Even on television, their grunts of exertion were audible. So were the sandpapery sounds their sneakers made as they slid into their shots on the clay. When it was through, Navratilova came around to Evert’s side of the net to sling an arm around her. And Evert held on to Navratilova’s hand just an instant longer when their arm-in-arm walk off the court ended at the umpire’s chair, then turned away so Navratilova couldn’t see her shoving away a few tears.

The match they play was dazzling – not for its perfection, necessarily, but more for the stomach-gnawing tension, and the stirring determination they displayed. Later, piercing the details back together was hard for both of them. The emotions were that lingered. There had been so many gasp-inducing shots and disasters avoided by each of them, so many narrow escapes and cliffhanger moments in which one of them gouged out a service break or won a couple of games in a row, and then, as if disoriented by the sudden lightness and shedding of pressure, the distracting thought of victory, each of them would give back a game or two. They’d inexplicably plow a makeable shot into the net, and stand there, staring, as if to say, ‘How in the world did I do that?’
And the drama would begin all over again…

Navratilova would shriek at her mistakes now and then as if she wanted to shatter every champagne flute on the grounds of Roland Garros. Once or twice Evert directed a burning stare at a linesman whom she suspected of missing a close call. She kicked the ball into the net once when it disobeyed her. Her own errors sent her eyebrows slamming down hard in irritation. Then the right side of her mouth would tick up ever so slightly into a scowl.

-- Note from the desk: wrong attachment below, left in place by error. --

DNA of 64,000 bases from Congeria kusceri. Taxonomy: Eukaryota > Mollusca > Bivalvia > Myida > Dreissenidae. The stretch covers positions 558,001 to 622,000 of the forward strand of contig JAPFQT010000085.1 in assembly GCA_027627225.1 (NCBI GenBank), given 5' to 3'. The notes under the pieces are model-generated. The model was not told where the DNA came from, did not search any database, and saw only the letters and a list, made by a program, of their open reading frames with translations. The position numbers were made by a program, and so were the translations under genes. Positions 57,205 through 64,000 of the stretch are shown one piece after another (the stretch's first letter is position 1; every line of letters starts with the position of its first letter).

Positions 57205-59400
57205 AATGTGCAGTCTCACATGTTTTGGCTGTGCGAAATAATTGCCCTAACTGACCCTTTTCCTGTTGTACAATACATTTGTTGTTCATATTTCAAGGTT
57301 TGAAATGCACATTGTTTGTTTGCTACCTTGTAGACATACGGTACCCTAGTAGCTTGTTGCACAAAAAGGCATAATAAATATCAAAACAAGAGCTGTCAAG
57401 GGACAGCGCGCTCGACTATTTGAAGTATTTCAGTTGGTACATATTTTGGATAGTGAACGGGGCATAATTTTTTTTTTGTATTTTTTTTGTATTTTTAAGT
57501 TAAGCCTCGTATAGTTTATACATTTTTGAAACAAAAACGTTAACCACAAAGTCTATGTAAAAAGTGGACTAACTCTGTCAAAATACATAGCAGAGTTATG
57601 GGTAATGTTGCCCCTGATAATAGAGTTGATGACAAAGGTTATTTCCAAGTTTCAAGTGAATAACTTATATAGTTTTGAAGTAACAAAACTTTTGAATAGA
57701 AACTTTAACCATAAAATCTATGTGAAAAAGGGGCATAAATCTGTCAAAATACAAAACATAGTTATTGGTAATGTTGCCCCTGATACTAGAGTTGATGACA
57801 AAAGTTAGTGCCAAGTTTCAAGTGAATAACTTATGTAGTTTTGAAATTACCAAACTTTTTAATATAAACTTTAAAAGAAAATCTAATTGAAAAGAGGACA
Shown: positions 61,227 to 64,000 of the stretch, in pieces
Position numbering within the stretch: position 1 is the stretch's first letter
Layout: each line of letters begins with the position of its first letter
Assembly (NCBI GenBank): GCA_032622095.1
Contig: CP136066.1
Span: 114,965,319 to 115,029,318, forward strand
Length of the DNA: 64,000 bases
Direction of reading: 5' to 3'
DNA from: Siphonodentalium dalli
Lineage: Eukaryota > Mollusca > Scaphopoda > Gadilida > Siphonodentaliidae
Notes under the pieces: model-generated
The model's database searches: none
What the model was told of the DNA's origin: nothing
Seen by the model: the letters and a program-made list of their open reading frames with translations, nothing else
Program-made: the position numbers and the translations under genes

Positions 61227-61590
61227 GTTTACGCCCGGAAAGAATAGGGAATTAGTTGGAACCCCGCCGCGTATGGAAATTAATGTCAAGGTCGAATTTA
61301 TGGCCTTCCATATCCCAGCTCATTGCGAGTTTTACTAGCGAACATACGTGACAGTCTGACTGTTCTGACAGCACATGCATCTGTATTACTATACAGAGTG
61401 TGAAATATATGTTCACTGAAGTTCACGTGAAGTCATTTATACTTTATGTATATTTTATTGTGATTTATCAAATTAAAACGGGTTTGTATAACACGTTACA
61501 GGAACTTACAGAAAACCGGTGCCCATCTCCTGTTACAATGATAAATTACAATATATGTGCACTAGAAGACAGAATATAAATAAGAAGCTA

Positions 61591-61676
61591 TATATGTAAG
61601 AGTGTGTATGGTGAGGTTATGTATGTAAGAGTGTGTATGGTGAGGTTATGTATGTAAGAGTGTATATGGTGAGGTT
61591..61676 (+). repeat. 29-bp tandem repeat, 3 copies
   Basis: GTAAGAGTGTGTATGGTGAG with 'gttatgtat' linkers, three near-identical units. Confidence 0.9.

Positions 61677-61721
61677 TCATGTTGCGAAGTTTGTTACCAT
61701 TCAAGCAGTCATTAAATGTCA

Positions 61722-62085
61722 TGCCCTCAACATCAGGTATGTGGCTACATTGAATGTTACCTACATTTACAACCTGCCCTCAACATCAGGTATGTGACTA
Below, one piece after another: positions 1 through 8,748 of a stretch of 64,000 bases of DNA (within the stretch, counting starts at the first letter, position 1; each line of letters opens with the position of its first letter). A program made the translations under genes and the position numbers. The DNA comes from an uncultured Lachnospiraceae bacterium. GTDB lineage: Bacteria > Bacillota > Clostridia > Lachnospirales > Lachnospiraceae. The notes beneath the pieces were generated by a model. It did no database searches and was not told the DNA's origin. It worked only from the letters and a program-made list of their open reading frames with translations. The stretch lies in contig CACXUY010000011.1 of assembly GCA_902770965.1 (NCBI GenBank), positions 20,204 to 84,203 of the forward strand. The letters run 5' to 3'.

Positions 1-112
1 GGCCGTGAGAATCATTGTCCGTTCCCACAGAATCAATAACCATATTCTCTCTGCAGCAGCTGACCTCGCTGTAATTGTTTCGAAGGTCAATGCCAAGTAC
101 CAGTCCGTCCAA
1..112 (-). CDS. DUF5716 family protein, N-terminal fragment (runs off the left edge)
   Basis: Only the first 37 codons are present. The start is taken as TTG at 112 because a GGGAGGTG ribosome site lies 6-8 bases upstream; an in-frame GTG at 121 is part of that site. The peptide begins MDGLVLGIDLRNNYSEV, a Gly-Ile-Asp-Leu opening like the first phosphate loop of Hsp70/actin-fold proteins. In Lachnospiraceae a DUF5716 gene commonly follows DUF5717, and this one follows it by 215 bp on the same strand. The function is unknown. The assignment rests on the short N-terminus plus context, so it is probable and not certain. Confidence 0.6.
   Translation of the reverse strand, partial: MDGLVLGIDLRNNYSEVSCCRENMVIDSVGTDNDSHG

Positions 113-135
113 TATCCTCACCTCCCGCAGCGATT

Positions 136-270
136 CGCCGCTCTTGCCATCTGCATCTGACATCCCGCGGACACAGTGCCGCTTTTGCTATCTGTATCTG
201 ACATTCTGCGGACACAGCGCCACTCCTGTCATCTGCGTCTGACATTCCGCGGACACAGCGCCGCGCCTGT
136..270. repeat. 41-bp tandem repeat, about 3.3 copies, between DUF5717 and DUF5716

Navratilova was, as usual, breathtaking. The way her racket finished high above her shoulder on some strokes, she looked like a musketeer slicing up the air. Evert, as always, seemed lost in concentration, her movements precise, her timing pure, the path of her strokes perfectly grooved. She seized the first set from Navratilova, 6-3. She had Navratilova down 2-4, 15-40 in the second set too, then couldn’t apply the sleeper hold. Navratilova slithered free and held serve. Then she broke Evert’s serve. Evert served for match at 6-5 in the second, but again Navratilova pulled out the service break she absolutely had to have and forced a tiebreaker, which she also won to stay alive.
And the drama began all over again..

The last two games that Navratilova and Evert played were a blur of inspired shots, each more pressure-packed and spine-tingling than the last. Evert held for a 6-5 lead, but only after surviving a 0-40 deficit and four break points in the longest game of the match.
With Navratilova serving now at 5-6, Evert got to match point and lofted a tantalizing lob over Navratilova’s head, and Navratilova turned and gave chase, only to see the ball parachute down just inches long.
Befitting all that happened in the 2h40 they had already played, the last point of the match was unforgettable. Navratilova sent a serve sizzling down the center line of the court, and Evert hit a backhand return. Navratilova answered with a forehand reply and Evert tried a crosscourt backhand. Navratilova slammed another forehand down the middle that pushed Evert a perilous six feet behind the baseline. When Evert hit back a short reply, Navratilova came rushing in to pounce on the ball.

Evert looked doomed – especially when Navratilova smashed a backhand toward the left corner of the court and took the net. But Evert not only made it to the ball, she lunged and jackknifed forwad, slid her feet into perfect position one last time, and somehow sent a two-fisted backhand winner from the left corner down the left alley on a low hard line. Navratilova’s head snapped around just in time to watch as the ball slammed down just in.

The final score was 6-3 6-7 7-5 for Evert. Navratilova hadn’t lost the match. She’d forced Evert to win it.

“We brought out the best in each other,” Navratilova said